Friday, May 29, 2009

Doing What You Do and Being Who You Are

Is there a need for non-Chinese people to do research on China English?

Most of the academic writing (that gets publshed in respected international journals) about China English is done (quite naturally, I'd say) by people from mainland China. (Though most of them do not live and work here.)

What is personally at stake when somebody does academic research? One might say that Chinese TESOL professionals / scholars/teachers have a vested interest in understanding China English because it is somehow a "part of them" -- it gets at important personal, national, international and professional issues that are important to them.

But, since I'm gearing up to do a PhD that is focused on China English and ESL writing, what is at stake for me when I do research about China English? Many of the same things. I am an American English teacher/researcher/whatever, and I (currently) am a part of this bizarre "foreign expert" system here in China -- my experience, too, is a part of what makes China English. This research also gets at personal, international, and professional issues that are important to me.

I've been thinking lately about the huge importance of monolingualism, specifically English monolingualism, in shaping the way English has been taught around the world for years. If knowledge is personal, like I read in that Michael Polanyi book they made me read at SPU, then I think I have some compelling reasons to look into China English from my (American) ("native-speaker") (monolingual) (etc) perspective. Inasmuch as English is "my" language, any variety of the language is interesting to me. As a monolingual speaker of English who is at least dimly aware of the way the language has changed and is changing globally, I now feel a greater urgency to help people -- not only my students in China, but "my people," "back home" -- understand how the language works, or maybe even how Language works.

When I see the sheer number of Chinese surnames on the articles I'm reading these days, I get a little intimidated*, and worried that maybe I am getting into the wrong gig. But I think I have some reasons to be doing this. I also think that if I am pursuing knowledge for the right reasons (let me know what they are if you know...some that I can come up with are a. it's interesting b. it can potentially help people c. it might make the world a better place) it's maybe not something I really need to worry about too much.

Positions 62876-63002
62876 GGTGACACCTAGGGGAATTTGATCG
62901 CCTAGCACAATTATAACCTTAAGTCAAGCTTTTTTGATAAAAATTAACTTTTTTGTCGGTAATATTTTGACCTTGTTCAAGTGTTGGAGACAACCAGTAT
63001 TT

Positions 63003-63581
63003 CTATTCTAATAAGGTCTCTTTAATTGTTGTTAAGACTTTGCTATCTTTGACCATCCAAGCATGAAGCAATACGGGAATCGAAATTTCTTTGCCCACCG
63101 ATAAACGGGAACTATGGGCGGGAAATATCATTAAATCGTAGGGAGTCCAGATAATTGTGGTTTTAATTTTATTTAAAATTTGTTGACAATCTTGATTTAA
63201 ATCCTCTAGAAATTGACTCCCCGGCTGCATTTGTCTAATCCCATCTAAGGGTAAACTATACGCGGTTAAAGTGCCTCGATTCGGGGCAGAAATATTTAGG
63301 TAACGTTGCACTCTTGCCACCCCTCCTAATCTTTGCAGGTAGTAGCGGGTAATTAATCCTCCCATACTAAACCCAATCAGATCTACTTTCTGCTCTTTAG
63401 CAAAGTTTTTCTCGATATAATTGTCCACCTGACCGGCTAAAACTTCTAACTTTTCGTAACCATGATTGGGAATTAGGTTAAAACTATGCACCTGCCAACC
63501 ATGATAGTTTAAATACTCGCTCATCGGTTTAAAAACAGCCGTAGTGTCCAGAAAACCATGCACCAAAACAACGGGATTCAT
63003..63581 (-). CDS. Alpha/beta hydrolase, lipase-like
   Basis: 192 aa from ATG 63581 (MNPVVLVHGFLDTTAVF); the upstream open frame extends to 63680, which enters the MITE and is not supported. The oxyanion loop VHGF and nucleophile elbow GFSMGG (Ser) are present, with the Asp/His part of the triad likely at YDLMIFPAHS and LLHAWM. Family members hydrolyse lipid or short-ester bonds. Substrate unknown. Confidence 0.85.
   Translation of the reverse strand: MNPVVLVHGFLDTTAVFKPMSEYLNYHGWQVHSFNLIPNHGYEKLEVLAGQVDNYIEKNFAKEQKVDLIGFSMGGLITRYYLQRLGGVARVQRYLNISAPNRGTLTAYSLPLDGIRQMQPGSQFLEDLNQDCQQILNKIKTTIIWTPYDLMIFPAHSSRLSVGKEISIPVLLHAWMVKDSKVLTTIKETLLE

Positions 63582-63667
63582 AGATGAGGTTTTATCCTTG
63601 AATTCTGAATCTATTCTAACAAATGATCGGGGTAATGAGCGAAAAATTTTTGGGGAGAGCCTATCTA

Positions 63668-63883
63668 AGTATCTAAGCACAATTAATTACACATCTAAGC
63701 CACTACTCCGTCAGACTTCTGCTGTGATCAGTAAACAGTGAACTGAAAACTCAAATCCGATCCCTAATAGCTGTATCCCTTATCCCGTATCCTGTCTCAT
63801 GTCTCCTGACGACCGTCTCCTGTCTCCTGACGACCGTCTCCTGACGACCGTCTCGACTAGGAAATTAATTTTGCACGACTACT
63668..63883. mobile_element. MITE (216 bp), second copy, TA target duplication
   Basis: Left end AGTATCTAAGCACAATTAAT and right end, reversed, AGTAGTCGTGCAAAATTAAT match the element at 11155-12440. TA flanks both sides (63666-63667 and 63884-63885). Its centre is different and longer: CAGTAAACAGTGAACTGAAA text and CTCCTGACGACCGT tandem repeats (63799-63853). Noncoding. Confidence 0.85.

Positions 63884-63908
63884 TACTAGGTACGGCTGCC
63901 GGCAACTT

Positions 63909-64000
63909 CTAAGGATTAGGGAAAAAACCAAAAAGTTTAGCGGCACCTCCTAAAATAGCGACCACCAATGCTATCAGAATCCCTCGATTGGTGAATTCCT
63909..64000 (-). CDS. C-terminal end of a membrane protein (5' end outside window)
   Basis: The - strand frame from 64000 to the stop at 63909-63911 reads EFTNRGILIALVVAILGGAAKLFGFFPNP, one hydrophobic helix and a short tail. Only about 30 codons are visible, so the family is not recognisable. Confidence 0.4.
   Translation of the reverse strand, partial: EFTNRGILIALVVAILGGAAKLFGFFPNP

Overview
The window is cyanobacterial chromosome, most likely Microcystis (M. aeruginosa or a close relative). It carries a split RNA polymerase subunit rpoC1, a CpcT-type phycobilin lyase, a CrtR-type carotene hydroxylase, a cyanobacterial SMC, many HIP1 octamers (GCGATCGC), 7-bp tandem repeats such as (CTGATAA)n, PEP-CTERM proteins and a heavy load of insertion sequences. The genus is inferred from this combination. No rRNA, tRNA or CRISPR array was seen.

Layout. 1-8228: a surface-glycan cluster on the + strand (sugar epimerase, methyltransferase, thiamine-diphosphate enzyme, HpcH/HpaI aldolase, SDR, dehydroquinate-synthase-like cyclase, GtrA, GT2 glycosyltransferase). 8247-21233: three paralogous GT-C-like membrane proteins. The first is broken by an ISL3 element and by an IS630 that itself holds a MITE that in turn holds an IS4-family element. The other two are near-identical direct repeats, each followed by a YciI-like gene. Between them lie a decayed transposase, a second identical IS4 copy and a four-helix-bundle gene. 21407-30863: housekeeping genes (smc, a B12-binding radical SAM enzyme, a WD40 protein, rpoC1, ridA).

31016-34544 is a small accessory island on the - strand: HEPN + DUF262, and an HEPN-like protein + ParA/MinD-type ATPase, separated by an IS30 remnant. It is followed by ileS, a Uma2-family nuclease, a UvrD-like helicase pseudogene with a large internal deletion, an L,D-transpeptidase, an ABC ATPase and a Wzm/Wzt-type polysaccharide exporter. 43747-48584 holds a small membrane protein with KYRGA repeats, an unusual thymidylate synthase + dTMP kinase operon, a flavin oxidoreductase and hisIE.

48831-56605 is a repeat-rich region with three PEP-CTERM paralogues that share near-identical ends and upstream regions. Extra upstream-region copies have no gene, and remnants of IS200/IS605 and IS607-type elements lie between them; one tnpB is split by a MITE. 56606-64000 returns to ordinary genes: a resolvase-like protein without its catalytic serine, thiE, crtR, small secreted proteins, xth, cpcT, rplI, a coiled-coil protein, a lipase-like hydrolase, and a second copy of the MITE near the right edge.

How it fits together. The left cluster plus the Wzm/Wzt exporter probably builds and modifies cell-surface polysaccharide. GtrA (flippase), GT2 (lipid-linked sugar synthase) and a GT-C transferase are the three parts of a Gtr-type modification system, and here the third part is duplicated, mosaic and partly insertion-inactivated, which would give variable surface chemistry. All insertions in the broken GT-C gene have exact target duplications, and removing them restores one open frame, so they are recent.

(* I realize this sounds borderline The Boy Who Cried Reverse Racism or some crap like that. I don't mean that I'm somehow afraid that nobody is going to let me Join the Club because I'm not Chinese. I just mean it's something I've noticed and I am a little worried that not speaking fluent Chinese makes me a poser. But ultimately I don't think it does, for a couple of reasons mentioned above.)

Wednesday, May 06, 2009

Andy Kirkpatrick Breaks it Down

From his book World Englishes: Implications for International Communication and English Language Teaching (slightly changed here but mostly his exact words):

a - Variation is natural, normal, and continuous, and ELT professonals must establish a tolerance and understanding of variation
b - Prejudice against varieties is likely to occur
c - the differences between all varities, both native and nativized, are similar and comparable 
d - the specific teaching and learing contexts and specific needs of learners in those contexts should determine the variety to be taught
e - multilingual non-native teachers represent ideal teachers in many ELT contexts.

I strongly agree with (e) and wonder where it leaves me as a monolingual native teacher. As I think about my future career, I hope I'll still be "in the trenches" at least part of the time, actually in a classroom teaching something to students who want to learn English --  but I'm not sure what my role should be. Right now I feel like I can do the most good as a mediator between the Chinese educational context and the North American one, but when I think about the "humanitarian" side of ELT (if there is one - it's hard to say), I sometimes think helping elite students get into elite universities isn't my ultimate goal. I'm attracted to the idea of teacher training for local English teachers in "less-deleloped" areas, but when I think about that the ghost* of Robert Phillipson starts moaning in my ear about imperialism.

(*He is not actually dead)

Sunday, May 03, 2009

How to Improve Your Oral English

Q from Chinese college student:

"How can I improve my oral English?"

Best possible A from monolingual English teacher:

1. Make a list of 5-10 Chinese people you know who you believe speak English well, or at least better than you do.

2. Ask them that question. Because, really. I mean, think about it.

Saturday, May 02, 2009

May 3 Number Rundown

238 is the number we occupy on the waitlist for UBC housing

6 weeks of teaching remaining [Hong Kong Culture / English Writing / Public Speaking / Communication Strategies for students preparing to study abroad]

2  conference proposals pending [1 - Study of what Chinese college students preparing to study in North America want from English writing instrution  2- "Does China English Matter to China?" - A look at what's being published within China on the subject of China English]

1 monster book review to write this summer [Handbook of World Englishes for Linguistlist]

1 other interesting book I hope to read & review this summer [Christian and Critical English Language Educators in Dialogue: Pedagogical and Ethical Dilemmas]